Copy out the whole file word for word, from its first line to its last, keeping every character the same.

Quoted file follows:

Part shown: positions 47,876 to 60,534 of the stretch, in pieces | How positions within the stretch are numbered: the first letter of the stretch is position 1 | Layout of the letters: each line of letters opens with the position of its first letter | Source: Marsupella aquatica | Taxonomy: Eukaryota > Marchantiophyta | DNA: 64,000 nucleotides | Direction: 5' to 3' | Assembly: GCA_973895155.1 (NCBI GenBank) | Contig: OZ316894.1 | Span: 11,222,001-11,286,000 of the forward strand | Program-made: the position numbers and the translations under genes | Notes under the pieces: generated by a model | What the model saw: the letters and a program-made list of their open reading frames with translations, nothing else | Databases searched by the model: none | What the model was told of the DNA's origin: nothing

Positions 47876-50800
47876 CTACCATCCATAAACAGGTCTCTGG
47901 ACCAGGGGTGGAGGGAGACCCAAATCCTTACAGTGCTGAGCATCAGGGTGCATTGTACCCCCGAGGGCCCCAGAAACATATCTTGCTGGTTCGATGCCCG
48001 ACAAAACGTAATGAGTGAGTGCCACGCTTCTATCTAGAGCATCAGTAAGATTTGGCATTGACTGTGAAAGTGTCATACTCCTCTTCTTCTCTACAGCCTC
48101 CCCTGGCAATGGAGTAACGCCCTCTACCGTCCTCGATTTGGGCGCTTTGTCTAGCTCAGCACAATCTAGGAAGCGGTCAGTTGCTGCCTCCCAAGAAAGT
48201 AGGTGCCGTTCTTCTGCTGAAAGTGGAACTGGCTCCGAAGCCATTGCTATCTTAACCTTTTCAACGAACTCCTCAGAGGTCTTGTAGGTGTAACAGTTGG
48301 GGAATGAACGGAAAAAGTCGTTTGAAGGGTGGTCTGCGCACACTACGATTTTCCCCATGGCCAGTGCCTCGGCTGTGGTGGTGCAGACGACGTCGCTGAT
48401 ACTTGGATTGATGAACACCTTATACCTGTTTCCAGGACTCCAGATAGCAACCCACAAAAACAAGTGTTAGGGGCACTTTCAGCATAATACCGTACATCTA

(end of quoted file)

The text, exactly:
Part shown: positions 47,876 to 60,534 of the stretch, in pieces | How positions within the stretch are numbered: the first letter of the stretch is position 1 | Layout of the letters: each line of letters opens with the position of its first letter | Source: Marsupella aquatica | Taxonomy: Eukaryota > Marchantiophyta | DNA: 64,000 nucleotides | Direction: 5' to 3' | Assembly: GCA_973895155.1 (NCBI GenBank) | Contig: OZ316894.1 | Span: 11,222,001-11,286,000 of the forward strand | Program-made: the position numbers and the translations under genes | Notes under the pieces: generated by a model | What the model saw: the letters and a program-made list of their open reading frames with translations, nothing else | Databases searched by the model: none | What the model was told of the DNA's origin: nothing

Positions 47876-50800
47876 CTACCATCCATAAACAGGTCTCTGG
47901 ACCAGGGGTGGAGGGAGACCCAAATCCTTACAGTGCTGAGCATCAGGGTGCATTGTACCCCCGAGGGCCCCAGAAACATATCTTGCTGGTTCGATGCCCG
48001 ACAAAACGTAATGAGTGAGTGCCACGCTTCTATCTAGAGCATCAGTAAGATTTGGCATTGACTGTGAAAGTGTCATACTCCTCTTCTTCTCTACAGCCTC
48101 CCCTGGCAATGGAGTAACGCCCTCTACCGTCCTCGATTTGGGCGCTTTGTCTAGCTCAGCACAATCTAGGAAGCGGTCAGTTGCTGCCTCCCAAGAAAGT
48201 AGGTGCCGTTCTTCTGCTGAAAGTGGAACTGGCTCCGAAGCCATTGCTATCTTAACCTTTTCAACGAACTCCTCAGAGGTCTTGTAGGTGTAACAGTTGG
48301 GGAATGAACGGAAAAAGTCGTTTGAAGGGTGGTCTGCGCACACTACGATTTTCCCCATGGCCAGTGCCTCGGCTGTGGTGGTGCAGACGACGTCGCTGAT
48401 ACTTGGATTGATGAACACCTTATACCTGTTTCCAGGACTCCAGATAGCAACCCACAAAAACAAGTGTTAGGGGCACTTTCAGCATAATACCGTACATCTA